This seminar will be held in English.
|Title||Role of gut microbiota in health and disease|
|Lecturer||Dr. Yun-Gi Kim, Research Center for Drug Discovery, Faculty of Pharmacy, Keio University, Japan|
|Date / Time||February 13, Wednesday, 2019 17:00-18:30|
|Venue||8th-floor Auditorium, Health and Medical Science Innovation Bldg., Medical Area, University of Tsukuba|
|Access||Take a bus bound for "Tsukuba Daigaku Chuo" or the "University Loop-line On-campus Bus [Tsukuba Daigaku Junkan Bus]" and get off at Oikoshi Gakusei Shukusha Mae.|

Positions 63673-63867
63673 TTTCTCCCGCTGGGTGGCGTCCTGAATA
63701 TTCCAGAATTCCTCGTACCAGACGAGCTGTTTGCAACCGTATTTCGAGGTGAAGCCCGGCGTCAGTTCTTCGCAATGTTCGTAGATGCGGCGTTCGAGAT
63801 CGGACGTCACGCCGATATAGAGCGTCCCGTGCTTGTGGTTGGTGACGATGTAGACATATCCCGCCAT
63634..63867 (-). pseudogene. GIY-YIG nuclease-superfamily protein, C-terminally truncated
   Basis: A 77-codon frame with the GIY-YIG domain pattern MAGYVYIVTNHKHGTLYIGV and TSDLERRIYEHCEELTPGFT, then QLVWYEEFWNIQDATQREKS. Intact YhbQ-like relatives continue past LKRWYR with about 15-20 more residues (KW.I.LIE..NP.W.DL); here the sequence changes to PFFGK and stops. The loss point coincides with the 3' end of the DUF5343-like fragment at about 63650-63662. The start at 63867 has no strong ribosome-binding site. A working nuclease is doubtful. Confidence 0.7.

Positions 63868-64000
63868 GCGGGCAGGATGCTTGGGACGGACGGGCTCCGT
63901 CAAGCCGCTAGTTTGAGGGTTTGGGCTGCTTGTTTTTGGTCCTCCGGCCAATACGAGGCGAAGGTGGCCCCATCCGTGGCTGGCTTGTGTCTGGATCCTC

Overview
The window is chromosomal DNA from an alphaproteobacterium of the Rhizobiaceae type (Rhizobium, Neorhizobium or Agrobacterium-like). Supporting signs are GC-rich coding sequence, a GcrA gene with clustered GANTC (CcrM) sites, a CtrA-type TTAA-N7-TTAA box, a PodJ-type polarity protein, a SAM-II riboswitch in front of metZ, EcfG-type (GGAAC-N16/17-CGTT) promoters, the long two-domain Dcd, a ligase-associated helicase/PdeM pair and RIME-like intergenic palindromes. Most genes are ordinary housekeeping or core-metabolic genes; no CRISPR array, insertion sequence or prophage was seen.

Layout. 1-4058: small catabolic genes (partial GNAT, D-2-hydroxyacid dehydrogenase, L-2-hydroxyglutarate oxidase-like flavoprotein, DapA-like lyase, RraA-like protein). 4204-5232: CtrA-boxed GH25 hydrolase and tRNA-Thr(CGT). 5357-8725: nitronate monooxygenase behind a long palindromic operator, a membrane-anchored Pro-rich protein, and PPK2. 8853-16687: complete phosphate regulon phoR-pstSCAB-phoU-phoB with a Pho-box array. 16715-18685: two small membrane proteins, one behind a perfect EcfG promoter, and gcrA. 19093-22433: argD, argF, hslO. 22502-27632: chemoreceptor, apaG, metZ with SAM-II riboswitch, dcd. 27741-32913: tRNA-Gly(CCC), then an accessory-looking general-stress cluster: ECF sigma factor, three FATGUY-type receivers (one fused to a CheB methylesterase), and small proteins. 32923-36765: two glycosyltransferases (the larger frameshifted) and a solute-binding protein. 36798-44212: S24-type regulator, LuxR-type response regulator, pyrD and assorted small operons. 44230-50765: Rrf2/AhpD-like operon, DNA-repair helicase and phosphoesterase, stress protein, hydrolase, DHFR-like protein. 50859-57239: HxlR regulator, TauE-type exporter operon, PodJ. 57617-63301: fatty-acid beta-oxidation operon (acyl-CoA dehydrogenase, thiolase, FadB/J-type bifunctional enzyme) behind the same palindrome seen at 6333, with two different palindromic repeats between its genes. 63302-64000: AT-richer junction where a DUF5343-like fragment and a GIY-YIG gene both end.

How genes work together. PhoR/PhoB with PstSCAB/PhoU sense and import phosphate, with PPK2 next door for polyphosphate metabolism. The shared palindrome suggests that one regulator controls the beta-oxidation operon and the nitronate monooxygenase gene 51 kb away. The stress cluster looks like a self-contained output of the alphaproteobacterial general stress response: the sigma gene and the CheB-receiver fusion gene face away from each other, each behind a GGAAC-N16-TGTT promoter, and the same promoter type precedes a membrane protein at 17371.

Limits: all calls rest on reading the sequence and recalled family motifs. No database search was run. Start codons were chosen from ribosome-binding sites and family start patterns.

|Abstract||In human intestine, 100 trillion bacteria comprising more than 100 different species live together in dense, interdependent communities, which is known as gut microbiota. Gut microbiota performs numerous important functions such as nutrient acquisition, development and maintenance of gut immune system, and protection against exogenous pathogens. Innovation of analytical technologies including next generation sequencing and ‘-omics’ (transcriptomic, proteomic and metabolomic) approaches allowed us to get much deeper insights into the functional role of gut microbiota. As a result, there has been growing evidence that imbalances in gut microbial communities, described as dysbiosis, are associated with pathogenesis of both intestinal and extra-intestinal disorders. In this seminar, I would like to introduce recent findings in the reciprocal crosstalk between host and gut microbiota in health and diseases.|
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